If you aren't aware, June is Pride Month for the LGBTQ+ community. But every time it rolls around, people start asking the same questions: "Why do we even need gay pride?" or "Why isn't there a straight pride?" To give the short answer, Pride is not a party, it's a protest. But you probably want the long one as well.
To address the first question, we need to look at the history of the LGBTQ+ community. You see, for the vast majority of history and even today, members of the LGBTQ+ community have been discriminated against and persecuted. There isn't a lot of recorded history of how queer people lived because, up until the 1960s, there was no way to even come out. There are some speculations about who may have been queer in the past, but very little solid evidence.
Let's not forget that gay marriage has only been legal in the US since 2015. And there are still people working to limit the civil rights of queer people through laws that would restrict bathroom usage and allow for discrimination under religious pretenses. And don't even get me started on the violence against transgendered people. In 2018, there have already been 12 transgendered people violently murdered among the others who have been assaulted because of their queer identity.
And that's just in the US. In 74 countries, it is still illegal to be gay, with the punishment being death in some of them. Not to mention Chechnya, where suspected gays are being threatened, beaten, and killed.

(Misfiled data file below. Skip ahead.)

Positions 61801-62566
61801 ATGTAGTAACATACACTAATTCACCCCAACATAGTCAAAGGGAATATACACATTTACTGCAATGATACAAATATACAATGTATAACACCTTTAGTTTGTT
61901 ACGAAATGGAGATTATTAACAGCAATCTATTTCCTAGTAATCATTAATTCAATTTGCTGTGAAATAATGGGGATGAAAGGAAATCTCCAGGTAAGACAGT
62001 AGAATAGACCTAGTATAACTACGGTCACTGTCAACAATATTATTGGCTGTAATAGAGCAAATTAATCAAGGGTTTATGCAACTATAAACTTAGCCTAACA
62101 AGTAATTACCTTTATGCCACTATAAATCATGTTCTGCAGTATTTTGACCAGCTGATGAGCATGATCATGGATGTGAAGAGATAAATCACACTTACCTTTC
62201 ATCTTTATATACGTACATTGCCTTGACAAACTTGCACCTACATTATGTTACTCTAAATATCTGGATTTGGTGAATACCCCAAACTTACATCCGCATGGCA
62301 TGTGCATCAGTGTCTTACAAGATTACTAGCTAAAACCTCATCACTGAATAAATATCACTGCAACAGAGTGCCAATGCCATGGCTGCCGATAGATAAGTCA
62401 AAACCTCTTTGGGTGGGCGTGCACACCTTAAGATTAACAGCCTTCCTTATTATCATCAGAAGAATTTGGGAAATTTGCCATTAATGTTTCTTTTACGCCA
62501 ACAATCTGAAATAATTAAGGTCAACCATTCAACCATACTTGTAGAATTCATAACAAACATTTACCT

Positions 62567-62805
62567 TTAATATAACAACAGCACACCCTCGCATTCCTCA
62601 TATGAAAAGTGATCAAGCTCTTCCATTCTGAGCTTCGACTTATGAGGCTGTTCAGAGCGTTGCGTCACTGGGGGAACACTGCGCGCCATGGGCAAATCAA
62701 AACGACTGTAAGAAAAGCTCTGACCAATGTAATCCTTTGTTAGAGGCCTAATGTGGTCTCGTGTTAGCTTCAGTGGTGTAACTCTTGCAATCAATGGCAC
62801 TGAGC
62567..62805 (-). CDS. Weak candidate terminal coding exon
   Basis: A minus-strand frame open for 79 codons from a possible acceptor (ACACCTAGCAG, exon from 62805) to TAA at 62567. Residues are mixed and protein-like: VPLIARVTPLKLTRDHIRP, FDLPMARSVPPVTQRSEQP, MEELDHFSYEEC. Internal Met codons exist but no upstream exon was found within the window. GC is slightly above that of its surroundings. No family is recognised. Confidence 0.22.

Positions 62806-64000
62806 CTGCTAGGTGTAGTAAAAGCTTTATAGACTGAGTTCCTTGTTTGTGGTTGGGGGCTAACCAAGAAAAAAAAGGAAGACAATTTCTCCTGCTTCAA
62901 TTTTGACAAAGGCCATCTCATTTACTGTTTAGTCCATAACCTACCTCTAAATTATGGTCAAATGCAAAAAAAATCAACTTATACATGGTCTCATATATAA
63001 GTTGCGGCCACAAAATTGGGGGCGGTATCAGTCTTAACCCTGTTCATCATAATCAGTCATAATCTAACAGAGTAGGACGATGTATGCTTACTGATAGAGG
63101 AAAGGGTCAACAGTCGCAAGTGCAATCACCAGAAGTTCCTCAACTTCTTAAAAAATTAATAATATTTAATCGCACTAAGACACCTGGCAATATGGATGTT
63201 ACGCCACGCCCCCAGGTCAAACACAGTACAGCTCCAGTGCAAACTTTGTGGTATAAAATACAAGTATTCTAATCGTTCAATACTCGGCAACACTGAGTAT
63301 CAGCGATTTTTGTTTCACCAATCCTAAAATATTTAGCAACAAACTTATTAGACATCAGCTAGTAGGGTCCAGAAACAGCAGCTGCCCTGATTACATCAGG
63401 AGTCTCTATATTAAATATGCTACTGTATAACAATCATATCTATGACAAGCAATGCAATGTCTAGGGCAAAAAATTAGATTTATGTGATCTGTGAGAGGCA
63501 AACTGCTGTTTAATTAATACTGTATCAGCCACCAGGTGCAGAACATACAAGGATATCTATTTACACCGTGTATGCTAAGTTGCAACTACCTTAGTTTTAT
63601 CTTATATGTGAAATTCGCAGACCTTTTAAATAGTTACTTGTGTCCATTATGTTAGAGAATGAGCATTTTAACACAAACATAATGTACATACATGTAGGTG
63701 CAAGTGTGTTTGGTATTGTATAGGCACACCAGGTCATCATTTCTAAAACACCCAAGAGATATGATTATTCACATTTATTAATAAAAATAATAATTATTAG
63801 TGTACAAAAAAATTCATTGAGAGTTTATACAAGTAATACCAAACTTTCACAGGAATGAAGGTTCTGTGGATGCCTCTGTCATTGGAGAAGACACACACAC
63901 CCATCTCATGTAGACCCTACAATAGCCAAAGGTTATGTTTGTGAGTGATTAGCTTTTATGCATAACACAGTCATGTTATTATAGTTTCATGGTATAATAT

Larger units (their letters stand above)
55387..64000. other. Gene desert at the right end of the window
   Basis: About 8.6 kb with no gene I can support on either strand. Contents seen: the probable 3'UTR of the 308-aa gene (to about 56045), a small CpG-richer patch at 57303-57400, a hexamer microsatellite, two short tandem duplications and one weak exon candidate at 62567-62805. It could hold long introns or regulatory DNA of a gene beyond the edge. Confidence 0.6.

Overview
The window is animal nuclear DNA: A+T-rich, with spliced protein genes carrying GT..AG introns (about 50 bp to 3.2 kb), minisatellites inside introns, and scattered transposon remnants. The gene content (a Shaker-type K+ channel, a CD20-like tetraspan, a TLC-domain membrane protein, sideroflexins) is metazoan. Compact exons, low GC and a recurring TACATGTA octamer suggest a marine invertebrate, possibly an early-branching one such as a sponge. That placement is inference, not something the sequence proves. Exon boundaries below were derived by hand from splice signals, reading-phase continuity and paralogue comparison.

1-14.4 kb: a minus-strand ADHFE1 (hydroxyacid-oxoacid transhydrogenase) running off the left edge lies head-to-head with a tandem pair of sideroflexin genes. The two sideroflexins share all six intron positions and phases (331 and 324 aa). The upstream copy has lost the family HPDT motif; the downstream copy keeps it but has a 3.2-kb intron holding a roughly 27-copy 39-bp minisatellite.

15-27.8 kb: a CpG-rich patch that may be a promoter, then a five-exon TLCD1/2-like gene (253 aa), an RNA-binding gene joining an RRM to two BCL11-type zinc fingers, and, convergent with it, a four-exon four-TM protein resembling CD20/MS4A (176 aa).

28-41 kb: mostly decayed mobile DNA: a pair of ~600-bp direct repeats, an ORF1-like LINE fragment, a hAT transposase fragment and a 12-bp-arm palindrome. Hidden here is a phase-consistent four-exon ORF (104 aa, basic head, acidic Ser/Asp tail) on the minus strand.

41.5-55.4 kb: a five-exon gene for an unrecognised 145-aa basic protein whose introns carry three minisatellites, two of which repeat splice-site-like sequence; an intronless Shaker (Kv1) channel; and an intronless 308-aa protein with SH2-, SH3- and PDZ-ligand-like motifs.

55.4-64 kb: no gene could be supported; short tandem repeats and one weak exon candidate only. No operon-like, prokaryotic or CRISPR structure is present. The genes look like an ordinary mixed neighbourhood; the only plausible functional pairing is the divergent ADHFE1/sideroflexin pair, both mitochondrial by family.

Pride has been used as a way to push back from anti-LGBTQ+ ideology. Even the very first pride, in 1970, was to celebrate the anniversary of the Stonewall Riots, an event that forced the LGBTQ+ community to become more visible and really push for equal rights. Now, most major cities have a Pride celebration of some sort. While it usually looks like a party (and is so fun, really you should check it out) it is still a protest. We are still working towards the same goal that they were a year after Stonewall. Whenever we celebrate Pride, we are saying that we are not ashamed of who we are and that we will not stay silent any longer.
Now to answer the second question, "why isn't there a straight pride," we must ask another question: "Have straight people ever needed Pride?" No. They haven't. Now, saying that straight people shouldn't have Pride doesn't mean they can't be proud of themselves, but they don't need it the same way queer people do. Never in the history of the world has a straight person been discriminated against for their sexual and gender identity. They've never been turned down for jobs or housing because of it and have always been allowed to get married. So, yes, be proud of who you are, but understand that queer Pride is a different kind of pride and is used for different reasons.
The LGBTQ+ community still needs pride. And we are going to keep celebrating it until all queer people everywhere have equal rights and are protected from discrimination whether you like it or not.